logo

Artificial multi-point lighting

If there was one valuable thing about photography that I learned in college, it was the science behind lighting.  Understanding the inverse square law and how multiple lights can affect an image proved to be invaluable to me.

While I was at the St. Louis Post-Dispatch, I had an editor give me the idea of shooting a food set with multi-point lighting. The basic multi-point setup includes three lights. One each to the left and right and one from behind. The problem is I only have one light – my Canon 550EX Speedlight.

While I was realizing how impossible this was with my gear, my editor opened my eyes. Why not set the camera on a tripod and shoot a long exposure. During that time, I can walk around with my flash off of the camera and fire it manually multiple times from multiple angles.

Voila. Max’s quick and easy multi-point lighting was born.

The one problem with it is that it is very hard to replicate an image. You can never get the light exactly where it was before. This is one of those situations where you shoot a lot with a general idea and hope for the best.

The first time I attempted and accomplished this technique was exactly one year ago on location at a Brazilian restaurant in the Central West End of St. Louis called Coco Louco Brasil.

Monday February 16, 2009 Coco Louco Brasil Foreground: Espeto Misto - kabob with pricanah (brazilian steak), smoked sausage, shrimp, filet mignon wrapped in bacon, chicken wrapped in bacon, onions Background: Tostada de Camarão - shrimp sauteed in Bobo sauce served on toasted garlic bread. Max Gersh | Post-Dispatch

Monday February 16, 2009 Coco Louco Brasil Foreground: Espeto Misto - kabob with pricanah (brazilian steak), smoked sausage, shrimp, filet mignon wrapped in bacon, chicken wrapped in bacon, onions Background: Tostada de Camarão - shrimp sauteed in Bobo sauce served on toasted garlic bread. Max Gersh | Post-Dispatch ©2009

For that shot, the camera was set for a four second exposure at f/16 and ISO 100. If I remember accurately, I fired the flash three to four times.

Coincidentally, I used the same technique today.

I was given the last minute assignment to shoot a group of local high school wrestlers that have advanced to the state championships. I wanted to isolate them in the image. I turned off all of the lights in the room and fired the flash twice – once from each side.

New Castle wrestlers (left to right) Connor Mullins, Brenden Campbell, Alex Catron and Cody Fellers will compete Friday and possibly Saturday in the Indiana High School Athletic Association state championships. (C-T photo Max Gersh) ©2010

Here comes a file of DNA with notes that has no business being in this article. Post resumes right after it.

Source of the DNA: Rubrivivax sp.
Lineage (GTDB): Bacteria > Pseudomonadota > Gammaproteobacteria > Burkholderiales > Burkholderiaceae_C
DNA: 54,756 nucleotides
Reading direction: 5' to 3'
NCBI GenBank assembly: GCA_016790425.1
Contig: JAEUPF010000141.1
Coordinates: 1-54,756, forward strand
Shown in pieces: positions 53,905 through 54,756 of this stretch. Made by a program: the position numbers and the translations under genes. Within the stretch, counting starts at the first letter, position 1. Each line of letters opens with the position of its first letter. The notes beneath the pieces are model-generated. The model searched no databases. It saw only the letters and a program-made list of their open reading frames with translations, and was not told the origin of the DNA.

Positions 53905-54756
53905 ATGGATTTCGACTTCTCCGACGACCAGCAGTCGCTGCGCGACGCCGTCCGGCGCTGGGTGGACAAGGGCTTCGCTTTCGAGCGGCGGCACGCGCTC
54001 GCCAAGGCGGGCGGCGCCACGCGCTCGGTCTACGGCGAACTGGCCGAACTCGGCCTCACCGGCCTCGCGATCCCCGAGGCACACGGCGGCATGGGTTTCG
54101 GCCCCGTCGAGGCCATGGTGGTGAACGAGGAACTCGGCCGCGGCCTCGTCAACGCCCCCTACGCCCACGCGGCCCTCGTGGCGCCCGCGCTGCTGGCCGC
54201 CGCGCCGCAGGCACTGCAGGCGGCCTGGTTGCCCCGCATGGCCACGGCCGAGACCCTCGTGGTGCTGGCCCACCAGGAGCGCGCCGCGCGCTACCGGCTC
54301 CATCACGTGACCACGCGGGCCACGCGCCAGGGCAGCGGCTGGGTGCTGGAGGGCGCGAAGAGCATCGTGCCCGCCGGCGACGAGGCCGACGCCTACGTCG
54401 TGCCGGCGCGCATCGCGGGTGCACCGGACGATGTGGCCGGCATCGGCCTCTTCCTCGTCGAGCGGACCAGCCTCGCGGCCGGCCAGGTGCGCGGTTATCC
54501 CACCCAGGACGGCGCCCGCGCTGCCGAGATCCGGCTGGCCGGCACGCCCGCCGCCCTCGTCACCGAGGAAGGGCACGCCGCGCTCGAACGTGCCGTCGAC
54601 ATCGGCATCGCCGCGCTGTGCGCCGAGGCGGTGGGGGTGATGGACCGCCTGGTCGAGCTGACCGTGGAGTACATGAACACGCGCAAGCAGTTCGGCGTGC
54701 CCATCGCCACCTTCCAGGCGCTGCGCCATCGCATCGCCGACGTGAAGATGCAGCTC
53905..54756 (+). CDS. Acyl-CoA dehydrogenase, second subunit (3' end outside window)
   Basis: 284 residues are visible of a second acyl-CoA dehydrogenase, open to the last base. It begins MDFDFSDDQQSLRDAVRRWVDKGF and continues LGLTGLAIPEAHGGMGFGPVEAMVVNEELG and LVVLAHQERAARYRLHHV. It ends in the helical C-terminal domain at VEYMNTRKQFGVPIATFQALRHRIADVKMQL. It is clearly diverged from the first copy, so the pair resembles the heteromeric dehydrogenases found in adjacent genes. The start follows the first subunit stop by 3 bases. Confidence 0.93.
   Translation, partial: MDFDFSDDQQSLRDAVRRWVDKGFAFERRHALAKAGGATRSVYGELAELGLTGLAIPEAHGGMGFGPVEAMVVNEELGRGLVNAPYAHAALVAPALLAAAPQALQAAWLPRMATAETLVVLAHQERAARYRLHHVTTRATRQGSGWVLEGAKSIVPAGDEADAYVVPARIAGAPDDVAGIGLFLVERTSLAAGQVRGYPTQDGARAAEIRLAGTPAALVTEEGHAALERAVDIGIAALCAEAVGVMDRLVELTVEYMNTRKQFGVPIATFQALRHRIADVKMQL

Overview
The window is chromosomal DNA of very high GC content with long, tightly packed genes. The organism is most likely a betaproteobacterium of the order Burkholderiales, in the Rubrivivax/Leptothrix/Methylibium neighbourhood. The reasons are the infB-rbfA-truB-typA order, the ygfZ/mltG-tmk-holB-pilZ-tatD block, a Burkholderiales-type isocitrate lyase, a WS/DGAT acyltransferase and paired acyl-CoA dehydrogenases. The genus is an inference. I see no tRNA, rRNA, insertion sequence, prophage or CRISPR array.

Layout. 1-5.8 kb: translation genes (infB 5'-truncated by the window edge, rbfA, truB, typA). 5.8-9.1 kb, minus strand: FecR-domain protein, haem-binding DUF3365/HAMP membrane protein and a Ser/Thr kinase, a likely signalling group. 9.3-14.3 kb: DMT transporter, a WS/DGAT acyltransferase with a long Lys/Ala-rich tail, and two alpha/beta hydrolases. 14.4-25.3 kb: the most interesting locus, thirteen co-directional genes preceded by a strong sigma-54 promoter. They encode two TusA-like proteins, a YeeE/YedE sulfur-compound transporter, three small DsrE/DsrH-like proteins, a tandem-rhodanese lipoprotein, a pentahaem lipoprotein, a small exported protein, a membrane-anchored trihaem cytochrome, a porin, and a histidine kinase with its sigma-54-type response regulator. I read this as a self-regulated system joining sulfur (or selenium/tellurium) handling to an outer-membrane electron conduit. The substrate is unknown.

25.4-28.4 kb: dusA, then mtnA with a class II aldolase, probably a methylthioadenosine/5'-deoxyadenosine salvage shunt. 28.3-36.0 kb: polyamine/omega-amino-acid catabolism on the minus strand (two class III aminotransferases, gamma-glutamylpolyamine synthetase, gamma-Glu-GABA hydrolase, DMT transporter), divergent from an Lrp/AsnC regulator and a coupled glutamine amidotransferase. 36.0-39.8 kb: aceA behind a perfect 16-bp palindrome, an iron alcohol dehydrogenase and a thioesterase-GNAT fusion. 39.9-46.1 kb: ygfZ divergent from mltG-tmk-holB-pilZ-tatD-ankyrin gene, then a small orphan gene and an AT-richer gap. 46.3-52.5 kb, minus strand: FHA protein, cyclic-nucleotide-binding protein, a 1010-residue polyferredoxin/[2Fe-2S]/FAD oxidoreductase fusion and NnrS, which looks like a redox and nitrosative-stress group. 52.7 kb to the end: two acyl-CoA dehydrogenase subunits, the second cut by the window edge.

New Castle wrestlers (left to right) Connor Mullins, Brenden Campbell, Alex Catron and Cody Fellers will compete Friday and possibly Saturday in the Indiana High School Athletic Association state championships. (C-T photo Max Gersh) ©2010

This time, the camera was set to a two second exposure at f/8 and ISO 400. I also was using the Gary Fong PowerSnoot on my flash.

With one light and forward thinking, any image is possible.

Senate debate through video and photographs
Cell phones are everywhere
  • Share

3 Responses

  1. The old is new again. There’s a great book of photographs of locomotives photographed at night using flashbulbs and an open shutter. The iris shutter clipped the flashbulb output – it was set to capture the light at its peak burn. The open shutter included the light at ignition and as it
    trailed off – a half-stop or so additional exposure. We set the solenoid timing on the speed
    graphic by using a piece of printing paper in a frame which spun the paper, and looked at the pattern of exposure when the frame was spun and lens fired at different shutter speeds.
    We set the solenoid for the peak exposure at 1/200.
    using multiple light setup is essentially individual exposures from each light, only simultaneously. But you knew that. I just like to lecture.
    I’m frustrated and baffled by a class full of students who do not seem to want to work or give a
    care. And I’m not sure how to inspire them. Hope all is well with you. – Bob

    • Now there is a story I haven’t heard! I never would have thought about the intensity cycle of a flashbulb.

      With some things, it helps to have a preconceived idea of what your image is going to look like. Once you have the answer, you can solve the problem. Just like algebra (but I was never great with math).

      I imagine it is hard to invigorate the minds of students who either don’t care or who have little hope as they are about to try to enter a struggling industry. But that does remind me of a story.

      My first job was working at a KFC in Louisville. One of my managers constantly said he didn’t get photography, or art at all for that matter. I asked him what he did like. He told me sports. Especially football. He said he read all the major sports magazines.

      When he said that, I pointed out the fact that those magazines are filled with art. Just a type that appeals to a different kind of person. While I don’t have any feelings one way or another for a Picasso, I love all photojournalism (and most photography). While he had little feelings for most photography, he connected with gritty sports action images.

      We all have to find what particular thing appeals to us and run with it as hard as we can.

      Maybe your students know that they enjoy taking pictures but have yet to find a subject that they enjoy to photograph.

  2. […] The sports department has kept me busy recently. On top of regular feature stories here and there, the paper is running articles on the players of the year from each sport. I’ve shot so many sports portraits that I tried to coin the phrase “sportrait.” (Don’t forget my underwater portrait of the two swimmers or the group shot of wrestlers.) […]

Leave a reply